State has 'greatest sympathy' for woman who claims she developed narcolepsy after getting swine flu vaccine, court hears
The State has expressed “ greatest sympathy” in the High Court for the 26 year old woman, Aoife Bennett, who is suing claiming she developed narcolepsy after she got the swine flu Pandemrix vaccination.
But counsel for the HSE and the Minister for Health, Paul Gallagher SC told the court as far as the State is concerned there is no liability to Ms Bennett.
On the fourth day of Ms Bennett’s action, which is a test case for as many as a hundred other cases relating to the swine flu vaccine, the State parties to the action put forward their defence.
Over three days have already been given over to the setting out of Ms Bennett’s case to the court which has to decide on liability.
Ms Bennett was only 16 when she got the vaccine as part of a mass vaccination programme as the country braced itself for a threatened human swine flu pandemic ten years ago.
Ms Bennett, Lakelands, Nass, Co Kildare, a third level student has sued the Minister for Health, the HSE, the vaccine producer Glaxosmithkline Biologicals S.A. and the Health Products Regulatory Authority.
HSE brochures on the vaccine, it is claimed, had the effect of allegedly misleading those who read them as to the safety of the Pandemrix vaccine and the risk associated with its use.
It is claimed the brochures contained advice which was not consistent with the the actual facts. One brochure, it is alleged, was written in a manner that most reading it would believe that everybody except those with a confirmed lab test for swine flu needed to get the vaccine and that it was safe to use Pandemrix.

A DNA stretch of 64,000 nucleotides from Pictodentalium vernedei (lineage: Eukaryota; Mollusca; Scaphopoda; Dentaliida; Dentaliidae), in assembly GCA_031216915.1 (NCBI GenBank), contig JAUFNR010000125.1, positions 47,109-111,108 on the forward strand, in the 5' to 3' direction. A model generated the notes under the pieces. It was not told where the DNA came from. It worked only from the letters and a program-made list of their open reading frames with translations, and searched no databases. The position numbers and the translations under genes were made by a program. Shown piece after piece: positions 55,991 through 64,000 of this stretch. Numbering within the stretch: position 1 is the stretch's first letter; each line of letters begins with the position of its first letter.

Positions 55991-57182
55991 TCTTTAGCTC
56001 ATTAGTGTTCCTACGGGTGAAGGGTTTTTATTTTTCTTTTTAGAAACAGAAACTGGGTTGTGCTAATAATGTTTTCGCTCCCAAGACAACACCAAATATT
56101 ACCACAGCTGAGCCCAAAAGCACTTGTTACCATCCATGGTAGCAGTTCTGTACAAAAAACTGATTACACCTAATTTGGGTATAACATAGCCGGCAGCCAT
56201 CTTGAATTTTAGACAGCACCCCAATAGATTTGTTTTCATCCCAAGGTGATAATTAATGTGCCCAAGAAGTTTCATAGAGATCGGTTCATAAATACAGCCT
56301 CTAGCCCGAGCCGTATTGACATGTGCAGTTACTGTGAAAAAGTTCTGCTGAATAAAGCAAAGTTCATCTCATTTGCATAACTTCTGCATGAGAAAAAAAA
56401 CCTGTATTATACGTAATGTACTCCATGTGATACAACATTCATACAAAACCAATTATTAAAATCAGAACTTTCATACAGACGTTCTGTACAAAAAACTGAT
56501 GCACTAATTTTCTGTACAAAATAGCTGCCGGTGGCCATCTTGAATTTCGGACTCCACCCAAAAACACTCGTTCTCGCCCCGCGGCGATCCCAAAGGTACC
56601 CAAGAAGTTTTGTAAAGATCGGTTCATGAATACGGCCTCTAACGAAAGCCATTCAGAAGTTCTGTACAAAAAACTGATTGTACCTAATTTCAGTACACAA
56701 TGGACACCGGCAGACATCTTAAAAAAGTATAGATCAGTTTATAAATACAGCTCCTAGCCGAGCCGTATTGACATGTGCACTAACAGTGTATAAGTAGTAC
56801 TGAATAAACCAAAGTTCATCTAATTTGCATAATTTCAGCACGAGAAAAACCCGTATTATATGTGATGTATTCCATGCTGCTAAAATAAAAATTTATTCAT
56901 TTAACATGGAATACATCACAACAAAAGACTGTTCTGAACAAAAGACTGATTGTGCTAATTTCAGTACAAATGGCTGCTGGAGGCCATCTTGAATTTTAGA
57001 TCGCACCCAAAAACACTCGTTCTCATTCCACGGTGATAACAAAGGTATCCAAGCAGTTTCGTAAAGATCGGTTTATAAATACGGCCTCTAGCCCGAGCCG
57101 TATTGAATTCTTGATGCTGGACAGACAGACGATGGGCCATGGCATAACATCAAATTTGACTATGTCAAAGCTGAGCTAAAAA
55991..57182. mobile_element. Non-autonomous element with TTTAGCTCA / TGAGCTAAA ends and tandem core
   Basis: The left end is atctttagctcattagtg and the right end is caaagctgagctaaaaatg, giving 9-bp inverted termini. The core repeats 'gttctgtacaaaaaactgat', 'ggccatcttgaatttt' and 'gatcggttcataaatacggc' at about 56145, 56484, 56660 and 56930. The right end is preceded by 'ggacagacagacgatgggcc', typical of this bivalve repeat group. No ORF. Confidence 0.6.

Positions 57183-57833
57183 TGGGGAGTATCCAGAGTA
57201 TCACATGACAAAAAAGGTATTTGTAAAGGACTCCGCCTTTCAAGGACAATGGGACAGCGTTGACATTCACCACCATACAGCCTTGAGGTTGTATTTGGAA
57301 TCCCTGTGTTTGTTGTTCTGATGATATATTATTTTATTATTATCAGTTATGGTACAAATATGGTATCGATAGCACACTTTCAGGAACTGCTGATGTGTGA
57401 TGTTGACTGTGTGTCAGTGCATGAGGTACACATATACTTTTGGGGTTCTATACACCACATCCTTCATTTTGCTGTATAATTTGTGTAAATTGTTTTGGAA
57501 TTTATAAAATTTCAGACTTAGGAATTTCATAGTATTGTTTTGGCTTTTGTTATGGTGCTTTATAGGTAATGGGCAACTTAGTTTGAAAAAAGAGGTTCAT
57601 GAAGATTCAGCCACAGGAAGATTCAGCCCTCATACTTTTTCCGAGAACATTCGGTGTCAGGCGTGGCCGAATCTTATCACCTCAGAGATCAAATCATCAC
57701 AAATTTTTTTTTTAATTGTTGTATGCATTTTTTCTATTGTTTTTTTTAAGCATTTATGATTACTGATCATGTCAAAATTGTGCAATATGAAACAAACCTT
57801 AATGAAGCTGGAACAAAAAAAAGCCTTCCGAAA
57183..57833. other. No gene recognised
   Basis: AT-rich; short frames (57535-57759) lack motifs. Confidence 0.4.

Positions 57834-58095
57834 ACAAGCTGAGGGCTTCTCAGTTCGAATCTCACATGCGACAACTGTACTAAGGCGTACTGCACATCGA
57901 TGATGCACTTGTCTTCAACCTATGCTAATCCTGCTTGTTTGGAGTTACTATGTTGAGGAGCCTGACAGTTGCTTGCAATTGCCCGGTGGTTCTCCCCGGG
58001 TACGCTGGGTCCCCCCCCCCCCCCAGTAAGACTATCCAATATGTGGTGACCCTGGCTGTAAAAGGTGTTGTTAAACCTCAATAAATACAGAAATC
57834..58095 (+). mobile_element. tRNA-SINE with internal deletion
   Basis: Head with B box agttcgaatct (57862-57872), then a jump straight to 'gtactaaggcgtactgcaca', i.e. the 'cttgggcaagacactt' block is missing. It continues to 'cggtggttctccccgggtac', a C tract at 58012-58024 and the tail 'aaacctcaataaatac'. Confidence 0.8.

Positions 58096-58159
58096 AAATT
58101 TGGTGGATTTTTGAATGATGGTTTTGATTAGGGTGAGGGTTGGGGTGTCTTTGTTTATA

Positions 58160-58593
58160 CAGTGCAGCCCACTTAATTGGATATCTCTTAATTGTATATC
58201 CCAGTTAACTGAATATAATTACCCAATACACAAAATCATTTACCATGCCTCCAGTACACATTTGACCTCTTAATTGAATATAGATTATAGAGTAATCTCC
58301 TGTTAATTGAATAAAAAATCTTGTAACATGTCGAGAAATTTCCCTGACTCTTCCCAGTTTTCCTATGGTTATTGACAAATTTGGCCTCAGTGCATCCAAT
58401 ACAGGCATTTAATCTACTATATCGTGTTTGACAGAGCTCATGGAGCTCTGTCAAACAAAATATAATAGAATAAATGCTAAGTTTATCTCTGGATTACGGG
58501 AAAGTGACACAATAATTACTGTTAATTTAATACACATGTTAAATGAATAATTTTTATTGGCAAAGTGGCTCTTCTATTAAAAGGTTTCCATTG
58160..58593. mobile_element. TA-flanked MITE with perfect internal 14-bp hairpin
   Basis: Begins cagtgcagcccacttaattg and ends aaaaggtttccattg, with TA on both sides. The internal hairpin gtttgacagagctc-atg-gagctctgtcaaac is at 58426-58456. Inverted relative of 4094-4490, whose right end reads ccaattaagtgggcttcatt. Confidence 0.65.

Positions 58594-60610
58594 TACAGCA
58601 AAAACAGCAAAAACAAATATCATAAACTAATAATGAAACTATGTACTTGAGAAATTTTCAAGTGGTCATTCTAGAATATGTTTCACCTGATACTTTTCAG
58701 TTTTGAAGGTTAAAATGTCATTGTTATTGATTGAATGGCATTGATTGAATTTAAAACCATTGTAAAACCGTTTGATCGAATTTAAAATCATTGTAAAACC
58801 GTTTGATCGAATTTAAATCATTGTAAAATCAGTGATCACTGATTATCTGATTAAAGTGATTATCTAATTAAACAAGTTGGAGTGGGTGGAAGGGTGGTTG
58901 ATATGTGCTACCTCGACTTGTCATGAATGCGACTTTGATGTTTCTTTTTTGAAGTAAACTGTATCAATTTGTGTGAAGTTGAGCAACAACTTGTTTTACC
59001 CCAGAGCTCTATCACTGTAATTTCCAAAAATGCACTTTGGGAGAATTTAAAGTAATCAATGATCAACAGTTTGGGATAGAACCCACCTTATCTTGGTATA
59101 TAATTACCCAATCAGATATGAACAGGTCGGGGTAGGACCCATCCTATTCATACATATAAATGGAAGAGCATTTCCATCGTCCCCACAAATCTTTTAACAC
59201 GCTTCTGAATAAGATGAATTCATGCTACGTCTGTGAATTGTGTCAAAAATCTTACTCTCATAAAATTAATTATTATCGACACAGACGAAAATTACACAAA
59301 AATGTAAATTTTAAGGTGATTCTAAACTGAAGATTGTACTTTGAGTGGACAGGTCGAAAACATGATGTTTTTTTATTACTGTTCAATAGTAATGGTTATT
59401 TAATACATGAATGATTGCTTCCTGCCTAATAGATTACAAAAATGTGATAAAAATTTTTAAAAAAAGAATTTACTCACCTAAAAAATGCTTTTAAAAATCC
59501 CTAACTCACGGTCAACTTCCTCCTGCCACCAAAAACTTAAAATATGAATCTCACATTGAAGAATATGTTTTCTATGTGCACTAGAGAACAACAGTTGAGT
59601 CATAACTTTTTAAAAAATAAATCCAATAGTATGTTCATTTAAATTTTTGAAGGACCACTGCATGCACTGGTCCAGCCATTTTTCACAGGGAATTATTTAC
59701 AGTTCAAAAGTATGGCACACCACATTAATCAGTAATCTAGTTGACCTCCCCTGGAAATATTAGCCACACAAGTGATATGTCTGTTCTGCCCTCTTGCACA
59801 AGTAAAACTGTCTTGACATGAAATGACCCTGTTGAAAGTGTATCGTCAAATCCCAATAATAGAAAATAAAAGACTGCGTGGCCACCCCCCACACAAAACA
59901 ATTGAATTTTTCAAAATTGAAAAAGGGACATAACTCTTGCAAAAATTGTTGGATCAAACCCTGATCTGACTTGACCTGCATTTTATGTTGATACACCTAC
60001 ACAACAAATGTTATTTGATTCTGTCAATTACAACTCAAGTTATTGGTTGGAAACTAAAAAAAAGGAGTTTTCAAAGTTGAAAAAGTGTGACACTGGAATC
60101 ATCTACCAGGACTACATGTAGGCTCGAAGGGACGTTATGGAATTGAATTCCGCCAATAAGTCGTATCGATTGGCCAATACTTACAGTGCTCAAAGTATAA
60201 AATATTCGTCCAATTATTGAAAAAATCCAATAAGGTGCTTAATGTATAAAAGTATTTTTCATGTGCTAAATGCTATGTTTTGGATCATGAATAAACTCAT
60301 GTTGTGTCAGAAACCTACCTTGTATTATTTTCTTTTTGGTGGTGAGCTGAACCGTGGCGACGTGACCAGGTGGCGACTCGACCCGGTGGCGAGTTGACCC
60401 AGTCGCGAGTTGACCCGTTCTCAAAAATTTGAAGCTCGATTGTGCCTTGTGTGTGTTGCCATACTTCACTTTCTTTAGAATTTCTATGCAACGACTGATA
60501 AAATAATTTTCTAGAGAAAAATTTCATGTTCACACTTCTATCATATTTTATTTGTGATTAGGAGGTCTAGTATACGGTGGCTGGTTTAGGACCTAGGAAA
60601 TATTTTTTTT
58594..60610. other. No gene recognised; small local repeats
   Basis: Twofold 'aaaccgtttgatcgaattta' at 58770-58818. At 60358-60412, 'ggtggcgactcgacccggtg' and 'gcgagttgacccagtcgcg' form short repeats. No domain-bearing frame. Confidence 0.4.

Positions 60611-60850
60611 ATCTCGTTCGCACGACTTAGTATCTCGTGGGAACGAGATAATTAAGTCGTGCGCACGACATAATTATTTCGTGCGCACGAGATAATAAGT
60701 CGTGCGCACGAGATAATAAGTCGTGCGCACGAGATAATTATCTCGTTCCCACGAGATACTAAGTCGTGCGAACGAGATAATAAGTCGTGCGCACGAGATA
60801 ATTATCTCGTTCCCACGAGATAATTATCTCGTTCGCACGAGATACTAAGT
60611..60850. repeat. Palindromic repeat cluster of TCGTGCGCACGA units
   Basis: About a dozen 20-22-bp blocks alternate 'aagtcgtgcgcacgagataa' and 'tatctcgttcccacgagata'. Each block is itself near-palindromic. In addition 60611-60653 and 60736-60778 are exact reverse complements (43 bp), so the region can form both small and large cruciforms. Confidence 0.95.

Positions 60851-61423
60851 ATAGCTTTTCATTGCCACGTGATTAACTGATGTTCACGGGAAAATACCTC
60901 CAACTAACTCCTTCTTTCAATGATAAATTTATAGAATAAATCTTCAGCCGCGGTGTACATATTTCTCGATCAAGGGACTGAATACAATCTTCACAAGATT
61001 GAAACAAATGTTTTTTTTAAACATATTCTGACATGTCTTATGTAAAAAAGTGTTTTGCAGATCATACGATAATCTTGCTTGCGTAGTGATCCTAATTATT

It is further claimed the Health Minister and HSE ought to have known those who read the brochures were likely to come to an alleged erroneous conclusion as to the safety of Pandemrix vaccine and whether it had been adequately tested at all on children and adolescents prior to its release to the public.
Glaxosmithkline, it is claimed, demanded an indemnity from liability from the State before it would agree to supply the vaccine.
Parents if they had know all this would be likely to have not consented to the administration of Pandemrix to their children, it is claimed.
The Health Products Regulation Authority, it is alleged, was well aware there was an alternative vaccine which had more clinical data available in relation to its safety and efficacy.
All the defendants deny the claims and deny liability.
Mr Gallagher SC for the Minister for Health and the HSE said the allegation that Irish children had been vaccinated because the State was not prepared to dump vaccines was, he said, of no substance.
Counsel said there was “absolute disclosure of all appropriate information” and the public campaign for the vaccination programme, he said was unprecedented and extensive.
The case before Mr Justice Michael McGrath continues on Tuesday.